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Nat Neurosci. 2015 Mar;18(3):379-85. doi: 10.1038/nn.3935. Epub 2015 Feb 2.

A neuroprotective role for microRNA miR-1000 mediated by limiting glutamate excitotoxicity.

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1] Institute of Molecular and Cell Biology, Singapore. [2] Department of Biological Sciences, National University of Singapore, Singapore.
1] Institute of Molecular and Cell Biology, Singapore. [2] Duke-NUS Graduate Medical School, Singapore. [3] Center for Functional Connectomics, Korea Institute of Science and Technology, Seoul, Republic of Korea. [4] Lee Kong Chian School of Medicine, Nanyang Technological University, Singapore.
1] Warwick-Nanyang Technological University Neuroscience Programme, School of Biological Sciences, Nanyang Technological University, Singapore. [2] School of Life Sciences, University of Warwick, Coventry, UK.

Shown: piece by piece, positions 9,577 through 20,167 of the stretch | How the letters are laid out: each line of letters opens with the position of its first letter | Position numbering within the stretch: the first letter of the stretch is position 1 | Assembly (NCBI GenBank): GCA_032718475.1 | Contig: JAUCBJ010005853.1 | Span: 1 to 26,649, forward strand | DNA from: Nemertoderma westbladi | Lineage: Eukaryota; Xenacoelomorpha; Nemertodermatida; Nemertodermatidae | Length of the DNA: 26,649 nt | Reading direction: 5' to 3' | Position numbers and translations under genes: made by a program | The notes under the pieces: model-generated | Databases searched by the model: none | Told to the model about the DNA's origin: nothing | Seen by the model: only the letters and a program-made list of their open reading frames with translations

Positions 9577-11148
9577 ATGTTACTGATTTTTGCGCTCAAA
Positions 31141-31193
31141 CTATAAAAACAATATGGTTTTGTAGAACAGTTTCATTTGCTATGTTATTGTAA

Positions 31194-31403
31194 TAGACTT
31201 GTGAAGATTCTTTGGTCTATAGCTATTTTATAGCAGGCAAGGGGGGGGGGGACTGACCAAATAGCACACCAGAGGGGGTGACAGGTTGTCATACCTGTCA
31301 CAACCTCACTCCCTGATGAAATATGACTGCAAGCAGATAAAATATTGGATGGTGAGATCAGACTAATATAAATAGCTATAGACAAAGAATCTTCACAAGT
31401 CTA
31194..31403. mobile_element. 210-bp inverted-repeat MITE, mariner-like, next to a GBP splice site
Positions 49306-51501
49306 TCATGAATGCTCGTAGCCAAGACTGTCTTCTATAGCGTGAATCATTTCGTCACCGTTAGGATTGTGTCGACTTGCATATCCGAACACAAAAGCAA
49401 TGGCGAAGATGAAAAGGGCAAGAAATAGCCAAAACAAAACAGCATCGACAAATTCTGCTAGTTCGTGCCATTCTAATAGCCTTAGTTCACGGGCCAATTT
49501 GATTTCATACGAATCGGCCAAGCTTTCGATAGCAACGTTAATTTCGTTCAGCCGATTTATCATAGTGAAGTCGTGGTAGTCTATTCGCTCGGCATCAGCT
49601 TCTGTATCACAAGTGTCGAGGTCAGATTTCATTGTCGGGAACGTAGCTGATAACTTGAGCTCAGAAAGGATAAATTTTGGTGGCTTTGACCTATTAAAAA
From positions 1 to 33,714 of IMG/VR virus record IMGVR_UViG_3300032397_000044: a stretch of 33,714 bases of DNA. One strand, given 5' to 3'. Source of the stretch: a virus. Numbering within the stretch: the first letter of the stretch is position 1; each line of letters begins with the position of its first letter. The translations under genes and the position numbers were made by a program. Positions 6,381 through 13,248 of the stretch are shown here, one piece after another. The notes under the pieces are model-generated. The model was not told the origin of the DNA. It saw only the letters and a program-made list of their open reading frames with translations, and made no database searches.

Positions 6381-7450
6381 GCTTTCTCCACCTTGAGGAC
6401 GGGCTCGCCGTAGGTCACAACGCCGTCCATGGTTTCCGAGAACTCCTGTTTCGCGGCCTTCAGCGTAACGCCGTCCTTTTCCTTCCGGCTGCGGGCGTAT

Evidence has begun to emerge for microRNAs as regulators of synaptic signaling, specifically acting to control postsynaptic responsiveness during synaptic transmission. In this report, we provide evidence that Drosophila melanogaster miR-1000 acts presynaptically to regulate glutamate release at the synapse by controlling expression of the vesicular glutamate transporter (VGlut). Genetic deletion of miR-1000 led to elevated apoptosis in the brain as a result of glutamatergic excitotoxicity. The seed-similar miR-137 regulated VGluT2 expression in mouse neurons. These conserved miRNAs share a neuroprotective function in the brains of flies and mice. Drosophila miR-1000 showed activity-dependent expression, which might serve as a mechanism to allow neuronal activity to fine-tune the strength of excitatory synaptic transmission.

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